Patton: Great movie. Better museum.

Twice previously, while driving back to California from Arizona, I’d stopped for coffee at a nowhere-ville exit called Chiriaco Summit, way out in an unlovely part of the Southern California desert. Except for a Foster’s Freeze, a convenience store and a truck-stop-style gas station, the only thing at the exit is a very lame-looking museum in honor of Gen. George Patton — a sad little one-story building, with eight or 10 sad-looking WWI-vintage tanks rusting outside.

But on New Year’s Day 2013, I was driving back from Arizona with my 15-y-o son, the complete history freak, and my 9-y-0, brilliant-as-white-diamonds daughter when I needed the coffee. And this time, they demanded that we pay the admission and go inside the Patton museum — only to be completely blown away. I was expecting an ironic, can-you-believe-this-tourist-trap experience. Instead, the museum is larger than seems possible, and the memorabilia it throws in front of you is fascinating, voluminous, almost overwhelming in its evocation of  Patton and WWII. I don’t have time right now to give a full explanation of the wonder of the place, but I’ll try describing one artifact that gives a sense of the detail that pervades: Walking into the dim depths of the musuem, I notice an extremely detailed map of the port of Cherbourg, which the Allies had to take if they were to supply their invasion of continental Europe after D-Day. So I’m staring at the map, fascinated, without much noticing what seems to be a copper-topped table, at about my mid-chest level,  below the map. Then I look down and notice there are markings on the copper. Then I see that the copper “table” is actually the reverse-etched copper printing plate that the Allies used to produce the maps of Cherbourg they distributed to the troops tasked with taking the port. The museum is full of these kind of “oh my God” wonders, one after another, and if you’re ever driving through on I-10, it’s not just worth the stop. It’s a required stop. You’ll never watch Patton, the movie, in the same way again.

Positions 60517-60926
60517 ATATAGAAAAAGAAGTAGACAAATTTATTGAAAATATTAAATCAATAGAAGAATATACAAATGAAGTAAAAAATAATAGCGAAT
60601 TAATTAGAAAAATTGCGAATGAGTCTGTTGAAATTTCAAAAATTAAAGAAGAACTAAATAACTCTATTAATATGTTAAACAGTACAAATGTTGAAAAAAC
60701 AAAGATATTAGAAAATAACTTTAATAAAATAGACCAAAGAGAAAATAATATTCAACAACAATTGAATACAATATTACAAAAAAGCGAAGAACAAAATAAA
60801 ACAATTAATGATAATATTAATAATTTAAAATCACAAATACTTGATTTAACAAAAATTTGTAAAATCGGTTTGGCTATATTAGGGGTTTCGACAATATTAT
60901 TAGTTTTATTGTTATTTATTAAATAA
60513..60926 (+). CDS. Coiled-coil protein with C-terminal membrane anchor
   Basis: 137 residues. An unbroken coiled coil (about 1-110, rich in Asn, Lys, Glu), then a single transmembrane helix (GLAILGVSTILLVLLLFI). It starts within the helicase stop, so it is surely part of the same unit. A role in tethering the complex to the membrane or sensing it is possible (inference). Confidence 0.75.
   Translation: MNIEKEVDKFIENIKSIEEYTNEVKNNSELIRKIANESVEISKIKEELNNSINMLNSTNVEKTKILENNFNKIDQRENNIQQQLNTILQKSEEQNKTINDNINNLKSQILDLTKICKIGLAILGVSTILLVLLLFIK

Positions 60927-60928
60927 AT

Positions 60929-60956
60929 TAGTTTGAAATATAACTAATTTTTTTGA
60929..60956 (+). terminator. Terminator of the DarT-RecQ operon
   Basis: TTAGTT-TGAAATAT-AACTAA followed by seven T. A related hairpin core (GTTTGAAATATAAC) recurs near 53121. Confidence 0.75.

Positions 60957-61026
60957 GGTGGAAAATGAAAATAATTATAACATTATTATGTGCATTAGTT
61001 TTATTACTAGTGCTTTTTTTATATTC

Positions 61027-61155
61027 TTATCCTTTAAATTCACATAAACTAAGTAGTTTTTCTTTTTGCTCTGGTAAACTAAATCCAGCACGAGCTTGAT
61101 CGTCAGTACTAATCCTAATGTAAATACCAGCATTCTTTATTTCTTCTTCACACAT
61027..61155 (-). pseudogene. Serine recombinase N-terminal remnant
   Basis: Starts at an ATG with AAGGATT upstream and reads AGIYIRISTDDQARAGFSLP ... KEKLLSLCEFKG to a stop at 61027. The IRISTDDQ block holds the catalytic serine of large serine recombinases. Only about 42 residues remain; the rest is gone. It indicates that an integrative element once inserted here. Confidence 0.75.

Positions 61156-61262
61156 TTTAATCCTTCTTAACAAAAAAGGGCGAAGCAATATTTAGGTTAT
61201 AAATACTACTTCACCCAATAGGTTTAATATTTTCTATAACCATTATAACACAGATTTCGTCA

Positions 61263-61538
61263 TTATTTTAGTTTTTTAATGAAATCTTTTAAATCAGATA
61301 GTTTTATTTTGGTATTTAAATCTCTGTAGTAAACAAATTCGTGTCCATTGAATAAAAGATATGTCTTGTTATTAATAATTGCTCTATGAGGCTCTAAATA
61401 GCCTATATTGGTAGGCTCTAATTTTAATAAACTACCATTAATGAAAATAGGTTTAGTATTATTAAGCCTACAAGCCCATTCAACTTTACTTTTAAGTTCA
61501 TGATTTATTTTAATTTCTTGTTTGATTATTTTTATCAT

So why is this wonderful Gen. George Patton museum at the Chiriaco Summit exit off I-10 in an absolutely nowhere part of the godforsaken Southern California desert, anyway? The full explanation is hereimagejpeg_2 (3), but the short version: This is where Patton established a desert warfare training facility, so US forces would have half a chance fighting Rommel’s Afrika Korps in North Africa.

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Filed under history, World War II

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